Wise Ladies Group

Theresa is a 42-year-old single mother of 4 children. She lives in Chitungwiza. Life's challenges caused her to try many business ventures, leading to the one which she appeared to be good at: selling second hand clothes. 

Every morning, Theresa sets her stall strategically beside a crossroad that connects two locations close to where she lives. She restocks from local wholesalers of second hand bales of clothes in Harare. 

Through her trade, putting food on the table and taking care of her children's needs has been easy, and she is looking forward to growing her business. She used her loan to restock second hand clothes for the winter season.


In this group: Theresa, Lilian A.


July Loan
Proud to announce that due to the success of this business means the loan has been 100% Repaid
A loan of $925 helped to buy a new sewing machine and fabrics to start a sewing business.

Latofat is a well-educated woman from the Shahrituz district. She is 45 years old. She is a teacher by profession and has already been working for many years in the local school.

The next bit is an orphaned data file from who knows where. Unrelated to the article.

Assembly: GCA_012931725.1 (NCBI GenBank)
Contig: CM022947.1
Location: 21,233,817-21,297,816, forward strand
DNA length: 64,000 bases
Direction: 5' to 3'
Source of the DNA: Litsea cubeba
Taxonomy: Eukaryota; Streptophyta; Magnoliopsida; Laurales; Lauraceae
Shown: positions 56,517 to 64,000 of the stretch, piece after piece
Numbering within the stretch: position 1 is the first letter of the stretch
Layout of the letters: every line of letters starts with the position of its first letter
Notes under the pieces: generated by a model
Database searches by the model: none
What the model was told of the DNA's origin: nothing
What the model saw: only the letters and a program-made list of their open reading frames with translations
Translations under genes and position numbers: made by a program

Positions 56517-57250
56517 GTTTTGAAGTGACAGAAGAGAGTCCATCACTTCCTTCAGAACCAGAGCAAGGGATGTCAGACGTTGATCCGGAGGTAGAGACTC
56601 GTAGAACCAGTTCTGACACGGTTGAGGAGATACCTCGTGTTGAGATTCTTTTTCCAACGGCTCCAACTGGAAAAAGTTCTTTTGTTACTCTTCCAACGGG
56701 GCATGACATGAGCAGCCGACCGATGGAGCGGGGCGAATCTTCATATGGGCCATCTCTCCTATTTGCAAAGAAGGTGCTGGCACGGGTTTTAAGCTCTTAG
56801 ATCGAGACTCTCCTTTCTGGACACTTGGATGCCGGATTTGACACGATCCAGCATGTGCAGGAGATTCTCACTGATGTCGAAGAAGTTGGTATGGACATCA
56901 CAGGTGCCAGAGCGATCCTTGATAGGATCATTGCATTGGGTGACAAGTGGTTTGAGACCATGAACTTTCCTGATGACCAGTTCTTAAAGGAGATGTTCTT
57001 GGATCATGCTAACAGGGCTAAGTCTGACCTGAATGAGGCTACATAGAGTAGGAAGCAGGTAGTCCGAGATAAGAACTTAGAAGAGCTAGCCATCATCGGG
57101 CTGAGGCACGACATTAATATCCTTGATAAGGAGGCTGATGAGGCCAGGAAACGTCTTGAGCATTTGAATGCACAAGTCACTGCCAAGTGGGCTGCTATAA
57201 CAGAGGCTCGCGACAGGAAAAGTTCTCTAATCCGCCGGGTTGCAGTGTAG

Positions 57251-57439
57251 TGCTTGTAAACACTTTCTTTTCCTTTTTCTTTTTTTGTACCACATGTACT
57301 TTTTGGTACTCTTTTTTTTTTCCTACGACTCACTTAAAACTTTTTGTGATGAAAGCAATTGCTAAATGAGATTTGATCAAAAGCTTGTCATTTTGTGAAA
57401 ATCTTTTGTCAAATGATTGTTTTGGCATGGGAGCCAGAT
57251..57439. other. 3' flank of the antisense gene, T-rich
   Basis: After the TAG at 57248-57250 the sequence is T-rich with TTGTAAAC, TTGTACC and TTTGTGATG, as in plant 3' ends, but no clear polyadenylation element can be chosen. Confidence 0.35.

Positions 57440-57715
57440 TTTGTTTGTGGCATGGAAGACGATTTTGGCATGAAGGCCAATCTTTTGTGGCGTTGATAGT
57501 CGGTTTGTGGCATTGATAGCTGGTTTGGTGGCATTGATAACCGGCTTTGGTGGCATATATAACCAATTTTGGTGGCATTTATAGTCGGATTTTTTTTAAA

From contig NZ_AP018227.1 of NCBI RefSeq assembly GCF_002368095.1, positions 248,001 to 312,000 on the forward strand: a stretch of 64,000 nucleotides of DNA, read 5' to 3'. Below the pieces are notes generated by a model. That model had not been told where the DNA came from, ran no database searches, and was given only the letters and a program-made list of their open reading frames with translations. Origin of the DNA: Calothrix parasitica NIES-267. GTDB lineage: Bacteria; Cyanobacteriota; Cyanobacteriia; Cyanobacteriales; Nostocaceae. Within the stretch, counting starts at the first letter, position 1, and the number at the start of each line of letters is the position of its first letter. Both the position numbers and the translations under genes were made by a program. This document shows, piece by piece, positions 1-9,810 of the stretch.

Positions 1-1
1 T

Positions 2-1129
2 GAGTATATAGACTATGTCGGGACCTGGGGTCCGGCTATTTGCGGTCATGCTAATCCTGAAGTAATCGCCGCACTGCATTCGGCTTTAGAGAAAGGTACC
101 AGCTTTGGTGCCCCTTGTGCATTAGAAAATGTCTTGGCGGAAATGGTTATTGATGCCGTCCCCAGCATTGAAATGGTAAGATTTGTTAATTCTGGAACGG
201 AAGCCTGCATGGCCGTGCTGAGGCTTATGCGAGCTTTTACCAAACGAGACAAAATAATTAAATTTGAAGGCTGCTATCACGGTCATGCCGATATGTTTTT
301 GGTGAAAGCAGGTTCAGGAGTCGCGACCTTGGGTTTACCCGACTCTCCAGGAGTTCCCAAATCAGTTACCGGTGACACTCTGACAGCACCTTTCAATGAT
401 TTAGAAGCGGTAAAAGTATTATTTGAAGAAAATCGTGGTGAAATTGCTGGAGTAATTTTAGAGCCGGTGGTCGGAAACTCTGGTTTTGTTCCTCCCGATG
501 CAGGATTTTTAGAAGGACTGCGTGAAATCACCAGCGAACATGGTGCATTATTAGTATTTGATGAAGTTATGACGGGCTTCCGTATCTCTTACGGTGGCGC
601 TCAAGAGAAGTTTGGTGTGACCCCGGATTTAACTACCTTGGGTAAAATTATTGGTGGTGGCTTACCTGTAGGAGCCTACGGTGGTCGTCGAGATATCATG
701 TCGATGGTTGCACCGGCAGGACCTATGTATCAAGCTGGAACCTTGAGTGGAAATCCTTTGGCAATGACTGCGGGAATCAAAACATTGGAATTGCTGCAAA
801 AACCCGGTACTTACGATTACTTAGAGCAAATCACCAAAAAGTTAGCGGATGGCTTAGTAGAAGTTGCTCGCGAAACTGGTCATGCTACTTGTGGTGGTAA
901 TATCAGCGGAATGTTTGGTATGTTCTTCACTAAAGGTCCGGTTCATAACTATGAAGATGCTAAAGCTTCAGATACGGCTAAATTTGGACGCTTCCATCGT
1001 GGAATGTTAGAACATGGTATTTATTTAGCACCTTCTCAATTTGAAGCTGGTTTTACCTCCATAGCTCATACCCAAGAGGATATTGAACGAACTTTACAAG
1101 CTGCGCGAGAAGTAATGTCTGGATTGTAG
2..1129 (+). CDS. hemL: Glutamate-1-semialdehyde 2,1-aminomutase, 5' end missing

Latofat is married and she has three children who study in the school. Her husband is currently in Russia. They have financial trouble, because the children are growing and the family expenses are growing, too. 

Latofat knows that it is difficult to live on a teacher's salary, so she decided to take on a second job.  


She plans to open her own sewing business, since she knows how to sew and cut dresses in the national style. She would like to earn more money using her talent, and provide her children with a bright future. However, in order to start this business, it is first necessary to buy a sewing machine and fabric, which she doesn't have enough money for. Latofat is turning to Kiva's creditors with hope for support and believes that she will succeed.